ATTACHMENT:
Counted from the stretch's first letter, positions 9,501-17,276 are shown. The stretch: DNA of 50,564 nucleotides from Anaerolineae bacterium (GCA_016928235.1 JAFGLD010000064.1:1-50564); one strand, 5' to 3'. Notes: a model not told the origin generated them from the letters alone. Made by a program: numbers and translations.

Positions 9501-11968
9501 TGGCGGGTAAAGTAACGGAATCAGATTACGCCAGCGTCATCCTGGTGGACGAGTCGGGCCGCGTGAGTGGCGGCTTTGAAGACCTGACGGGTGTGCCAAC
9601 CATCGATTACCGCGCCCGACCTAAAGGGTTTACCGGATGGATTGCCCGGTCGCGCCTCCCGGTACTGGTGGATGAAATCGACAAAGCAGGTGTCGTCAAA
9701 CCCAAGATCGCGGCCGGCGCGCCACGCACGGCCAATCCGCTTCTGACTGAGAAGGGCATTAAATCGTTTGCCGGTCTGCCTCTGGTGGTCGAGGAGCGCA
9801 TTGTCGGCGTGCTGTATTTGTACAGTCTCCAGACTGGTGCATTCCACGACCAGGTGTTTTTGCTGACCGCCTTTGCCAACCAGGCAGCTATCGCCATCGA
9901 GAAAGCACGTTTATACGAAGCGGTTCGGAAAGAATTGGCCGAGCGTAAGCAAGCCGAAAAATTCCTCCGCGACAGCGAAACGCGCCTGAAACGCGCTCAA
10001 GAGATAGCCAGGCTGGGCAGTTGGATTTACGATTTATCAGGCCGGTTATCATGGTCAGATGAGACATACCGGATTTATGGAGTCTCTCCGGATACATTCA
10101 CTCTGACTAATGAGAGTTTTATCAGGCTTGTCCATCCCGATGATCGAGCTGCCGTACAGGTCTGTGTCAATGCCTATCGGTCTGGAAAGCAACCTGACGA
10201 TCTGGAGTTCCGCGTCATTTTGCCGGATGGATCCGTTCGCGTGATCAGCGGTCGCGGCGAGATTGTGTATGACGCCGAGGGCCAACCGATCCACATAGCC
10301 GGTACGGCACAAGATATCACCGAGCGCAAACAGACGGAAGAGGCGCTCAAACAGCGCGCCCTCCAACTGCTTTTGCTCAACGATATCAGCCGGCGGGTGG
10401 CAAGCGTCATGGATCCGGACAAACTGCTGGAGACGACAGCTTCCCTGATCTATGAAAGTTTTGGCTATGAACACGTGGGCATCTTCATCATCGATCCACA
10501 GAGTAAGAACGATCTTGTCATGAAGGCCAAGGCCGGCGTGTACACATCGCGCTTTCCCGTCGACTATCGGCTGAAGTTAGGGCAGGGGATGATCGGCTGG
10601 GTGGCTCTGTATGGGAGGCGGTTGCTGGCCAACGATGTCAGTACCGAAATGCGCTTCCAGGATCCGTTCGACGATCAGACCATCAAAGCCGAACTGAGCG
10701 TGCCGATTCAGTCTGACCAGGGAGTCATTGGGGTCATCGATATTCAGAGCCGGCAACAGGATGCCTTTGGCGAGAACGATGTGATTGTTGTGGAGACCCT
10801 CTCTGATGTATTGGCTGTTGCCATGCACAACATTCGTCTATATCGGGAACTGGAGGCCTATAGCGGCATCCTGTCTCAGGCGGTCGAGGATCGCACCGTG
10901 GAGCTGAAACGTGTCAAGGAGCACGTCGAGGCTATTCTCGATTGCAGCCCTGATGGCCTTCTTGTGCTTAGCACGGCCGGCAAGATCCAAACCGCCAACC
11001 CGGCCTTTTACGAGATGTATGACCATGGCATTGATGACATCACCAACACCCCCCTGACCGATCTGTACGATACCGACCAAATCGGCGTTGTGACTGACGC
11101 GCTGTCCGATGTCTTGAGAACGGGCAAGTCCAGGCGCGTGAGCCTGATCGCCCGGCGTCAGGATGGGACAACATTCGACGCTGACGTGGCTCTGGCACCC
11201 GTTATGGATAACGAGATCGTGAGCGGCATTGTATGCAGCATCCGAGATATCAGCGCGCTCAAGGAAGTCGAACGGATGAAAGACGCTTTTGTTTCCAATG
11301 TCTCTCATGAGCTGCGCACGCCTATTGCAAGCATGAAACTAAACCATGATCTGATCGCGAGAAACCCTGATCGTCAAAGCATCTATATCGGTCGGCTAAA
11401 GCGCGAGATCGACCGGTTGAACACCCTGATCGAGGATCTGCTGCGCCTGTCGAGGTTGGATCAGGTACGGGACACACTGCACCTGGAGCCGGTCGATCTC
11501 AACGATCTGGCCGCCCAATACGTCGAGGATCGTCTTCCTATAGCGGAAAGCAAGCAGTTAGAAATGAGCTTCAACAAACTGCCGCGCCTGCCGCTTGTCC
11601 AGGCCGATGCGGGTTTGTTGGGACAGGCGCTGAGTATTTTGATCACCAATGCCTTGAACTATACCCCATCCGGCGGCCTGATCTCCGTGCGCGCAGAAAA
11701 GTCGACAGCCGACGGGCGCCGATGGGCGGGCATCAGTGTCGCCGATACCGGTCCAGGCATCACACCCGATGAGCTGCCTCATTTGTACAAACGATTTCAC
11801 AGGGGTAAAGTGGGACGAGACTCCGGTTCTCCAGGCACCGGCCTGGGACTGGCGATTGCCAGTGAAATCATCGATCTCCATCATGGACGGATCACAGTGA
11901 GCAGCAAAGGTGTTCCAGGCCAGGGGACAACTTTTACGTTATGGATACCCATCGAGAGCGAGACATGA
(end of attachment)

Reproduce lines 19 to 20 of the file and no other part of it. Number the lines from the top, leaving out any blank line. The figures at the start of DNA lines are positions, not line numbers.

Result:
11101 GCTGTCCGATGTCTTGAGAACGGGCAAGTCCAGGCGCGTGAGCCTGATCGCCCGGCGTCAGGATGGGACAACATTCGACGCTGACGTGGCTCTGGCACCC
11201 GTTATGGATAACGAGATCGTGAGCGGCATTGTATGCAGCATCCGAGATATCAGCGCGCTCAAGGAAGTCGAACGGATGAAAGACGCTTTTGTTTCCAATG